FringeReview UK 2018
Elliott Warren is writer and co-director with the story created by him and co-director Olivia Brady. Lighting and sound are also maanged by Soho and the co-director’s own Unpolished Theatre.
There’s a creative instability in Flesh and Bone as the inside of the text has it, or Flesh & Bone anywhere else. It’s now a roiling eighty-minute sucker-punch coming to the Soho Theatre, expanded from its 2016 premiere and Edinburgh run, where it won a Fringe First. Unpolished Theatre must take credits for lighting and Chopin Nocturnes to Mozart ‘s Requiem appositely cued, though no-one’s named.
There’s instability too in Elliott Warren as writer and co-director when the story’s explicitly created by him and co-director Olivia Brady. It’s their debut play, both authors explicitly listed as story creators under the title. Perhaps Warren’s the crafter of its pub-Shakespeare verse and prose; braggadocio themes ripple and flare but are undercut by (presumably) Brady’s explicit content about everything from sex-chat lines, sexual pleasure, irritation with a feckless lover and childbirth. Both authors in any case act superlatively in a cast of five.
They’ve acted superbly before, and this is where authorship and tradition in this homage to East London and grandfathers, brothers and ‘birds’ begs other questions. Warren and Brady performed in a recent revival of another debut play, Berkoff’s East, written in 1975 when he was already thirty-nine. I didn’t know this till after, but it was obvious: the whump of muscled language, the choral opening grunted with threats, the throat-tickling linger on words like ‘power maketh man’ and the like. If you know stylised Berkoff, you’ll know exactly what to expect. Warren (we’ll assume the verse is his) quite deliberately echoes Berkoff’s manner and several themes. As Warren makes clear in his homage to his own family, this is his heritage, and one might add, his time.
Yet there’s more in this sarf-east homage than Berkoff and inevitably differences. Whilst there’s a grandfather reminiscing about the 1950s, not the 1930s, it’s more nostalgic, where the blonde girl Eliza he won succumbs to alcohol poisoning. There’s the deliciously funny episode of Brady’s Kel coping with one of her regular sex-chat clients in her Joanna Lumley voice, rather annoyed with this old lecher, neither of them realizing they’re related. It’s been done elsewhere but is excellent here.
Nick T Frost is authoritative as Grandad. He’s also comically vulnerable. He narrates his section with a faraway lyric mist and pungent relish for the old particular ways that’s as infectious as the younger generation’s strut.
Brady’s push-bra poetics are just one side of her expressive range, from laddette aggression, through lyricism and memory, desire and gratification through to blistering disappointment, and her desire to be a singer thwarted at least for the moment as Kel becomes pregnant. Brady can sing too.
Above all two things stand out. First, Berkoff’s intellectual heritage (Tippet’s Third Sonata, Britten operas, and so on) and the historical scrunch around Cable Street and fascism isn’t there.
Something else is, though. With Grenfell’s shadow falling between the first and new performances of Flesh and Bone, it’s difficult not to see the deliberate infestation of the old high-rises with rats by the local council, and the demolishers threatening its residents, as unrelated to Grenfell where class-cleansing killed seventy-two.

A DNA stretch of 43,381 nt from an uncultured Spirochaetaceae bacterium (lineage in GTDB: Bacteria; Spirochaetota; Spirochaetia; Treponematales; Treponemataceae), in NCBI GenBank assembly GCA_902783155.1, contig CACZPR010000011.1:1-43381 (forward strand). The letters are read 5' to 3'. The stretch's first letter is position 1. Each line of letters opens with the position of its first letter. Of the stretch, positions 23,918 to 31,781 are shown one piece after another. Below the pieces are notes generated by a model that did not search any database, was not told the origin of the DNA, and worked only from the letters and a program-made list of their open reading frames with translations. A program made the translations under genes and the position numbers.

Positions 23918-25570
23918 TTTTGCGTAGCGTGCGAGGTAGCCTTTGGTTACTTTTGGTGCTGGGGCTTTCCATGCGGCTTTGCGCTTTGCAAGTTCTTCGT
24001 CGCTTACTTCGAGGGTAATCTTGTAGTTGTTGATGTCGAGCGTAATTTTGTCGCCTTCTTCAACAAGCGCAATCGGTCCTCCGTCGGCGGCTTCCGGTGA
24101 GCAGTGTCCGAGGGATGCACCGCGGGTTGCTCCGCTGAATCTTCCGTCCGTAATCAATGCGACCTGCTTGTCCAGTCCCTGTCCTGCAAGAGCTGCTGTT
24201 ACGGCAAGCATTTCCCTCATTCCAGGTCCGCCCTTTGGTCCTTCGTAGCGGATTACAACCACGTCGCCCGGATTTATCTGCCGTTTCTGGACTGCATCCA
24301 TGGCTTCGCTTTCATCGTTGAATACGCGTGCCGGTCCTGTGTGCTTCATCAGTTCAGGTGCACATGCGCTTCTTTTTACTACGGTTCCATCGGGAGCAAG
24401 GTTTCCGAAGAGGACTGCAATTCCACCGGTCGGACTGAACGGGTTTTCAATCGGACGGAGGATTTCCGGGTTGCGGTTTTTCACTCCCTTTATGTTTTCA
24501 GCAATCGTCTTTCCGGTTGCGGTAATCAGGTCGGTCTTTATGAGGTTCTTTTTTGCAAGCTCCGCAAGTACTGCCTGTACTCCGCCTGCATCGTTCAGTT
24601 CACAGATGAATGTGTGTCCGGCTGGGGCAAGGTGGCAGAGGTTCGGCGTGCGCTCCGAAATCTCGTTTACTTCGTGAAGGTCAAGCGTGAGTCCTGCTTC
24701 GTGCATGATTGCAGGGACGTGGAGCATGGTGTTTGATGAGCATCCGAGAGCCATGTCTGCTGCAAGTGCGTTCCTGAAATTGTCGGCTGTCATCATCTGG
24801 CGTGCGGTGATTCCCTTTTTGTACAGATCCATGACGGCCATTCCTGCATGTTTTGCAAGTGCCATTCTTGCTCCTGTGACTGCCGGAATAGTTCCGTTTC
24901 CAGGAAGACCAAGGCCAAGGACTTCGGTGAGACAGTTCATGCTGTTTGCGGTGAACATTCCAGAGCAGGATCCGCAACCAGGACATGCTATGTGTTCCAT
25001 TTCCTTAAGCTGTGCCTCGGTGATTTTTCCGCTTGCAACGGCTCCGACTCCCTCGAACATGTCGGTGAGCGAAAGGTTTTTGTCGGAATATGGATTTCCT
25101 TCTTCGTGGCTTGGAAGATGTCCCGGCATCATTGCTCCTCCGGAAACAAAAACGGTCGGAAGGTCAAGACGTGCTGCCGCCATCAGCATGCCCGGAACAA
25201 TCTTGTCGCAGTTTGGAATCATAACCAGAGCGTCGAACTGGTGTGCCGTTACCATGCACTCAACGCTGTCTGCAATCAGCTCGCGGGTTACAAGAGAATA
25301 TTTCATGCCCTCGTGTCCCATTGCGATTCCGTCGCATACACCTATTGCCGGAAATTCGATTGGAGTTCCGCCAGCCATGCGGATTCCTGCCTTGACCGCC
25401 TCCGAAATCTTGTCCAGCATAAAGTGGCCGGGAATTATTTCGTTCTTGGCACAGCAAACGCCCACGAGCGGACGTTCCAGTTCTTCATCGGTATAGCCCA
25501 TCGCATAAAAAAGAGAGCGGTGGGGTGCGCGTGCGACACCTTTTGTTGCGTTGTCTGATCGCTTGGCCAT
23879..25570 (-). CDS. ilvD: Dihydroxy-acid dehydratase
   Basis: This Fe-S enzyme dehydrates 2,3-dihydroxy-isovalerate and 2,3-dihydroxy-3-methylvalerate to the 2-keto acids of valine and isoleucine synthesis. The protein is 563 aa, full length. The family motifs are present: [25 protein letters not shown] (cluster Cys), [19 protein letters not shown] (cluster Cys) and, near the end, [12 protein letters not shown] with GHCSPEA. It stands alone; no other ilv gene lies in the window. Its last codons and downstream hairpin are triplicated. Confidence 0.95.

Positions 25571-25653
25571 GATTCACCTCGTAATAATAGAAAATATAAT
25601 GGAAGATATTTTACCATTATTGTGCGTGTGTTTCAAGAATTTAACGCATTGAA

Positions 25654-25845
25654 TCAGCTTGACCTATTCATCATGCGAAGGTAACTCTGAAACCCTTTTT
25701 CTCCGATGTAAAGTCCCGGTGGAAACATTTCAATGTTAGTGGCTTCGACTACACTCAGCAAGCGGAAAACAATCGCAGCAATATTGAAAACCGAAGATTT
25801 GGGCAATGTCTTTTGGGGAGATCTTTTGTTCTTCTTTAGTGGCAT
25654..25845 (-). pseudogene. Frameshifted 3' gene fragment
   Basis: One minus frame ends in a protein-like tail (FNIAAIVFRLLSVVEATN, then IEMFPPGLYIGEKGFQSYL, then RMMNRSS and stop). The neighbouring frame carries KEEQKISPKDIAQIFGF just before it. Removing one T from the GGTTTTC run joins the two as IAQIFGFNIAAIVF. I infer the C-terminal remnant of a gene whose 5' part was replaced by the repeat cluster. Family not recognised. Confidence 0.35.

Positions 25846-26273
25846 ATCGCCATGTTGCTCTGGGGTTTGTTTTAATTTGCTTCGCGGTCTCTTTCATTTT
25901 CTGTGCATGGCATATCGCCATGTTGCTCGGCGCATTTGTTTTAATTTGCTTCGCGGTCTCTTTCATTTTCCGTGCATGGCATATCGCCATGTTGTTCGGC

Warren’s not explicit about politics till the thirteenth and final scene, and then only in a general protest. But ultimately it’s a political play: positioning class and identity, pride and humiliation rippling through from your first school expulsion to expulsions from all you know. No wonder Mozart’s Requiem here is so apposite: it’s one of those cultural gestures that Berkoff would recognize, but Berkoff doesn’t use this kind of sound-patching. It works with enormous affect here.
Flesh and Bone is ultimately heart-warming, even from the first pub smash-up over being two pounds short and skinning the barman, and accidentally hitting Jamal. Now Jamal isn’t the kind of person you hit. The towering Alessandro Babalola employs two registers: a gruff dark guttural enunciating poetry with a gravelly authority, and the vulnerable boyish voice of a twenty-six-year old whom people don’t approach except one girl very drunk who then vomits when performing a blow-job. He confesses something astonishing. There’s more to uncover about Jamal, and it’s worth it.
Michael Jinks’ Reiss, younger brother of Warren’s Terence or Tel, has a secret too, and is terrified that’ll come out. Jinks invests Reiss with a hidden poetry, a plangency of desire that renders him poetic as Brady and Babalola reveal themselves to be.
Warren’s Tel exudes confidence and centres everything, but is as dispossessed as any of them. ‘Oh for this virile eloquence shall burn so brightly!’ he starts a final paean to the living his own family inspired in him, and is one of his mainstays as he points out in his introduction. There’s many stories and sections related here, potent thoughts of death and – near the end – birth (a strategically utilised football with graphic displays). The audience brought into the mix responded with predictable warmth to such a virtuoso display. Echt? Perhaps but Warren’s heritage is similar to other writers, it’s his as much as theirs, and it’s his time to re-tell it now, with new notes and a love of language that muscles in and won’t let go. More than a roistering flex of word and attitude, it’s even finer where Warren torches into shadows. He finds a soft veined underbelly. What we need is a second play to confirm such a bursting talent.